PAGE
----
Monohulls vs Multihulls - Why we think Multihulls are better
From time to time we hear the question asked: What’s the difference between monohull and multihull sailboats anyway? Aside from the obvious difference in the number of hulls, there are several very real ways in which monohull and multihull sailboats provide unique sailing experiences. As the makers of trimarans in particular, we here at WindRider admit we may be a littlebiased – but let us show you why, to us, multihulls win every time.
Because of the stability having two or more hulls creates, catamarans and trimarans are noticeably more level than comparable monohulls when sailing. Even when powered up, multihull sailboats will rarely heel more than 5-10 degrees before it’s time to reef, compared to monohulls which can often reach up to 20+ degrees at high speeds. For a more relaxing and comfortable sail in terms of stability, multihulls win out over monohulls easily.
An added benefit of multihulls gaining their stability from the beam and hulls is that there is no need for ballast or a substantial keel – so exploring shallow waters that may be off-limits to monohulls is no problem for a cat or tri. You can even pull your multihull right up onto that perfect beach if you want with very little difficulty – try that with a monohull and, well, good luck.
If speed is what you’re looking for, monohulls have nothing on multihulls. Cruising catamarans are typically 25-30% faster than a cruising monohull of the same length, while trimarans can regularly double monohull sailing speeds on nearly any point of sail. Of course, these comparisons change a fair amount when the boats are loaded for cruising. Monohulls are much less affected by load than catamarans and trimarans and can maintain much of their performance when loaded for cruising, whereas multihulls are much more sensitive to load and experience reduced speeds when weighed down.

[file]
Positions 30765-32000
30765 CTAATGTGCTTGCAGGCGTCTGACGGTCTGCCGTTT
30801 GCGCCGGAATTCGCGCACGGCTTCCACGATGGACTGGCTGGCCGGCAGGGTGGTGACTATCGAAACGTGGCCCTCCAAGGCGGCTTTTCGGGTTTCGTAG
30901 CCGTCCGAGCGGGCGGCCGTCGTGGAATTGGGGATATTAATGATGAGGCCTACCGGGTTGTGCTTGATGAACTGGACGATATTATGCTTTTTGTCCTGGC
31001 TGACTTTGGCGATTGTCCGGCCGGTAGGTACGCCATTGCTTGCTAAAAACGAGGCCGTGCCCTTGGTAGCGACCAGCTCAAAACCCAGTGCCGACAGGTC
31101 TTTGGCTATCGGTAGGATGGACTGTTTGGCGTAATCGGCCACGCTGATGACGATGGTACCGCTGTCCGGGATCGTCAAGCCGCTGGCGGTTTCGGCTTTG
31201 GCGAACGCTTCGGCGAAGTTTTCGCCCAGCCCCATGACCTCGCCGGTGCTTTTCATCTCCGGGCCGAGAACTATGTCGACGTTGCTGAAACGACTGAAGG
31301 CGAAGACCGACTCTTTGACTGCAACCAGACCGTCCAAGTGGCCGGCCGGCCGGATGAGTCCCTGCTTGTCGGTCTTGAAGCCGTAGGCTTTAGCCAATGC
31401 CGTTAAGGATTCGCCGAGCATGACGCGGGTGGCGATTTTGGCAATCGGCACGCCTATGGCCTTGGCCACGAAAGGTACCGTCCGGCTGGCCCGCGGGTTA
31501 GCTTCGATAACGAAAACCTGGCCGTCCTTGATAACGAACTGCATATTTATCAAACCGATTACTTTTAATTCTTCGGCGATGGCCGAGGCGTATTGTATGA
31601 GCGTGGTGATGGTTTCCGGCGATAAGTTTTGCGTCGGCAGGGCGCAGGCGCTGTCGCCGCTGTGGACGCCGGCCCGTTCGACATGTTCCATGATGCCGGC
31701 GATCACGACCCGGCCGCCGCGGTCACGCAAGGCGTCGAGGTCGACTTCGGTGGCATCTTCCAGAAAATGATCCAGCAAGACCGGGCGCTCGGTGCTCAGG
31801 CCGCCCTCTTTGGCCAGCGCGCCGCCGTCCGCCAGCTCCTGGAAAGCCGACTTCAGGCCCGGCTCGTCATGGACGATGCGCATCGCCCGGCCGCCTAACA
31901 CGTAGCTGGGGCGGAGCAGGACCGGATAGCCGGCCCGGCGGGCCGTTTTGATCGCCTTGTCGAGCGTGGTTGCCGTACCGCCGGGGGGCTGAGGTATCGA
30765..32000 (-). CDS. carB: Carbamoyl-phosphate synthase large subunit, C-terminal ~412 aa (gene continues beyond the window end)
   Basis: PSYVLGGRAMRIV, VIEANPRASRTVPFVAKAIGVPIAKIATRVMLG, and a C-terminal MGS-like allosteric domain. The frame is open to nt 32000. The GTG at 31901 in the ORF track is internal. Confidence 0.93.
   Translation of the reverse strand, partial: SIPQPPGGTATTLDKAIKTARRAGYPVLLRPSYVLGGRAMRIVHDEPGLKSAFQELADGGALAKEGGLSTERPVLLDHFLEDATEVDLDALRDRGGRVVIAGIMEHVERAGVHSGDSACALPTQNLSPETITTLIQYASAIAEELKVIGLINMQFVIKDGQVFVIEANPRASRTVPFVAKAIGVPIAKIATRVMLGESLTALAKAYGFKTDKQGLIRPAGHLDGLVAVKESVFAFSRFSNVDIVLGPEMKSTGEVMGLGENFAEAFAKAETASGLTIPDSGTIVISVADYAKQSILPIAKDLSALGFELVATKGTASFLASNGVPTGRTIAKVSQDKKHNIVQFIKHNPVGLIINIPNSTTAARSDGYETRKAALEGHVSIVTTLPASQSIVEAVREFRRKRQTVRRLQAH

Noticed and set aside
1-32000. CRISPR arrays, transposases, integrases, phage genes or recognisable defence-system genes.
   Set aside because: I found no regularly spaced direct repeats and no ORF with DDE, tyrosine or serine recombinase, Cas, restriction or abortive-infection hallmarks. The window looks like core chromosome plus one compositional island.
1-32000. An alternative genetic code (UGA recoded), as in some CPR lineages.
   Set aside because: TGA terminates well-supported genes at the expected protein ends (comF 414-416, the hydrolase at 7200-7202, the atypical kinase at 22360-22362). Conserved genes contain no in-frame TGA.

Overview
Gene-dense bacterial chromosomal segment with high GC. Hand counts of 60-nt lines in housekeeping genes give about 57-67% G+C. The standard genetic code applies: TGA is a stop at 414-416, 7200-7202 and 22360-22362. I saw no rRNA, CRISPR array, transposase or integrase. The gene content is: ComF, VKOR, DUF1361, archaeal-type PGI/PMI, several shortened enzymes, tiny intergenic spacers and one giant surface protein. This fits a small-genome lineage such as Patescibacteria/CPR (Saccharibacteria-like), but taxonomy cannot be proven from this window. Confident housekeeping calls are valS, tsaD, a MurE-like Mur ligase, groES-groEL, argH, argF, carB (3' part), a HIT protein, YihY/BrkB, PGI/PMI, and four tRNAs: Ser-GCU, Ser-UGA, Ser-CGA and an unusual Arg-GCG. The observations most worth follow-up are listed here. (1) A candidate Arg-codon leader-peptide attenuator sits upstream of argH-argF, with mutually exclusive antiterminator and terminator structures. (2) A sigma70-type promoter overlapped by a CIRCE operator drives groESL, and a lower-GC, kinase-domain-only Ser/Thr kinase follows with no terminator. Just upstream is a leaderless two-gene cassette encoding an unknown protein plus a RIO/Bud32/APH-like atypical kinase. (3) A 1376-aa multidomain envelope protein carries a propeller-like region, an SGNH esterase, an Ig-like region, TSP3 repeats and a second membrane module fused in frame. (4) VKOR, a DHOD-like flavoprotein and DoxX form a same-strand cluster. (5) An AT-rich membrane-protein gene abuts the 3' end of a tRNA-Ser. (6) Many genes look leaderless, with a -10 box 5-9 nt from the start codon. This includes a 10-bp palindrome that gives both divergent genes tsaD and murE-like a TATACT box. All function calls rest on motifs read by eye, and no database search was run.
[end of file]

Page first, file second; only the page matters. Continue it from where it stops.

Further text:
The speed of multihulls also serves as a valuable safety feature. With decent weather information, it’s relatively easy in a cat or tri to simply sail around rough weather to avoid it altogether. A slower monohull may have a bit more trouble doing the same.
Though it’s true that any boat – mono or multihull – can capsize in rough enough conditions, the fact is that it’s much more difficult to flip a catamaran or trimaran than it is to flip any monohull. It takes very high winds, too much sail, and large breaking waves to flip a modern cruising cat or tri. Large ballasted monohulls are not only easier to capsize, but once they have, they’re much more likely to end up on the bottom of the sea with the crew bobbing in the water. When you compare this to a cat or tri that is much more likely to stay afloat as a big liferaft and spotting target (whether upright or not), there’s no question of which situation you’d rather be in.
As far as living aboard goes, catamarans and trimarans vary a bit more than on other subjects. Catamarans, with their two widely-spaced hulls, are ideal live-aboard crafts as they typically have space below equivalent to a monohull 10+ feet larger. When combined with added cockpit space, possibly a flybridge, and more than doubling the deck space, it becomes a whole different ball game. Trimarans, on the other hand, generally have a bit less space below when compared to monohulls of the same length. Though they do provide additional storage in the amas and added net space that may make up for some of the small size, the fact is that trimarans are always going to have smaller living spaces than monohulls of the same length, and catamarans reign supreme in this category by a long shot.